Tumor-associated antigens identified early in mouse mammary tumor development can be effective vaccine targets

Original Articles
Sasha E. Stanton, Ekram Gad, Lauren R. Corulli, Hailing Lu, Mary L. Disis
Description / Abstract: 

Breast cancer vaccines composed of antigens identified by serological analysis of cDNA expression
libraries (SEREX) induce antigen specific immune responses in patients but have had disappointing clinical
benefits. While many attempts to modify the adjuvants and vaccine method have been tried, one
issue not addressed was whether the SEREX tumor-associated antigens identified from late stages of disease
were ideal targets. We questioned in the transgenic TgMMTV-neu mouse model whether the antigen
repertoire is distinct between early and late stage breast cancer and whether the antigens identified via
SEREX from transgenic mice with early or late stage tumors would elicit differential anti-tumor effects to
address this question.
Three early stage antigens, Pdhx, Stk39, and Otud6B, were identified from a SEREX screen of mice prior
to development of palpable lesions. Formulated into a vaccine, each early antigen inhibited tumor growth
(p < 0.0001). The antigens identified from mice with late stage tumors (Swap70, Gsn, and Arhgef2) were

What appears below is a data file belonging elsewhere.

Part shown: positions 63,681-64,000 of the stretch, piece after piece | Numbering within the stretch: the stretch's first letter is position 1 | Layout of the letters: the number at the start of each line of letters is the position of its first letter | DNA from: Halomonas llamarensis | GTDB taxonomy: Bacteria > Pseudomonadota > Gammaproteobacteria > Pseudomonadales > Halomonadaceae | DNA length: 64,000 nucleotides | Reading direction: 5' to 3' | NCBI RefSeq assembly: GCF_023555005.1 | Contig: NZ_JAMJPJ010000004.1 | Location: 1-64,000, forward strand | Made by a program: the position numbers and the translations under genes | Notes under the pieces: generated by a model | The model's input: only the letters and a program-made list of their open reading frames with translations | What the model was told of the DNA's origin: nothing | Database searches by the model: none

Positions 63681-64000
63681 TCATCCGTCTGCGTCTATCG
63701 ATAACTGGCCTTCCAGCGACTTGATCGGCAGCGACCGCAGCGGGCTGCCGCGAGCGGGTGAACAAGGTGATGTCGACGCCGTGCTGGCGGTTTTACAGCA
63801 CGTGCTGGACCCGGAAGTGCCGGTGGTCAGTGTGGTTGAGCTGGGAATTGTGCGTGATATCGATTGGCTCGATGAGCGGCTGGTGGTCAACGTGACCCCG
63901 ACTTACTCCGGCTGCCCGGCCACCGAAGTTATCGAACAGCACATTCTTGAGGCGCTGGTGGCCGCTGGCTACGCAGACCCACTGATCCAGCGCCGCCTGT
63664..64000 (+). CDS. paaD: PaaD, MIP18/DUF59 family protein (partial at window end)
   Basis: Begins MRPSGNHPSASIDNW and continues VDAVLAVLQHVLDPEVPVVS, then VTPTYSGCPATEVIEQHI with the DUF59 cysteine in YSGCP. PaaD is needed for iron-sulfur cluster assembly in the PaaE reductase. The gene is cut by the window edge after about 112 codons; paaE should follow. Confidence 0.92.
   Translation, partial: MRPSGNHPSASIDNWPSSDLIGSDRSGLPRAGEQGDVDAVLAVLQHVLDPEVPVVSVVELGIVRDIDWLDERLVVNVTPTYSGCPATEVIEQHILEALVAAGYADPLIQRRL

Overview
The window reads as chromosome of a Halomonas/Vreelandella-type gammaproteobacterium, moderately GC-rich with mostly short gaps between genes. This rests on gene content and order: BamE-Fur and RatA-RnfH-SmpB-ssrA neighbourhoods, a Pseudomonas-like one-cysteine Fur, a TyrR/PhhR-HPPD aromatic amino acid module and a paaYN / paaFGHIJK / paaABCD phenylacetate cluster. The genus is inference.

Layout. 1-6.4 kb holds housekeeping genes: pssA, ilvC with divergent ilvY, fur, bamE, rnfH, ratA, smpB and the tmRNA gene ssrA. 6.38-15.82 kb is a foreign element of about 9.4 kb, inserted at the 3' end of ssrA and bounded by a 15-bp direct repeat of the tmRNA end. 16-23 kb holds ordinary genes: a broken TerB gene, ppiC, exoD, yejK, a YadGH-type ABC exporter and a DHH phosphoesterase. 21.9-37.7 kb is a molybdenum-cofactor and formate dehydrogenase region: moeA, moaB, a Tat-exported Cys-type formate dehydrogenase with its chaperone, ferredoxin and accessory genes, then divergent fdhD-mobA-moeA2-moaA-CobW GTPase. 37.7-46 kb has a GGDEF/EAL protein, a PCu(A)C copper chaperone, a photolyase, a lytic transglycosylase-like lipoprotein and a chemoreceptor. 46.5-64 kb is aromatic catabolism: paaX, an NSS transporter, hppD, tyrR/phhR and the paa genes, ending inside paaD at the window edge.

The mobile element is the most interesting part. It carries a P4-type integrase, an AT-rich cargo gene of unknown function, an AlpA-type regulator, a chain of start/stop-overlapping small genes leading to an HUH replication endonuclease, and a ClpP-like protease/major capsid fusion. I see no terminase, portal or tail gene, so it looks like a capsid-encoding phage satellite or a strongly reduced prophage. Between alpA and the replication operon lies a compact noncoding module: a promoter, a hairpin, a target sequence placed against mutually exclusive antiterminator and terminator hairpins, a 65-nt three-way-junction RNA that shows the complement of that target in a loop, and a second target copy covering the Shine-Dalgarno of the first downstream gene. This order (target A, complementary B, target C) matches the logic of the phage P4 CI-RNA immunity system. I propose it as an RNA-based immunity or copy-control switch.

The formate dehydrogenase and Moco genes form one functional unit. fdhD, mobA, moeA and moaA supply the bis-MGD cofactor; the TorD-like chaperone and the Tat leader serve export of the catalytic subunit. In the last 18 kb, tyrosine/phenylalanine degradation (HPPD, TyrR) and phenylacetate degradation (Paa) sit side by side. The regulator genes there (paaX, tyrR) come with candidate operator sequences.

unable to inhibit tumor growth when used as vaccines (for example Gsn p = 0.26). Each of the three early
stage antigens were essential for tumor survival in syngeneic mouse tumor cells and in human breast
cancer cell lines across breast cancer subtypes. Silencing protein expression of the early antigens
increased apoptosis (p < 0.0001 for all antigens in mouse and p < 0.05 for all antigens in human triple
negative breast cancer) and decreased survival (p < 0.0001 for all antigens in mouse and human triple
negative and HER2 positive breast cancer). Overexpression of the early stage antigens in women with
breast cancer predicted worse prognosis (p = 0.03) while overexpression of late stage antigens did not
impact prognosis (p = 0.09). These data suggest that antigens expressed earlier in breast tumor development
and functionally relevant to breast tumor growth may be more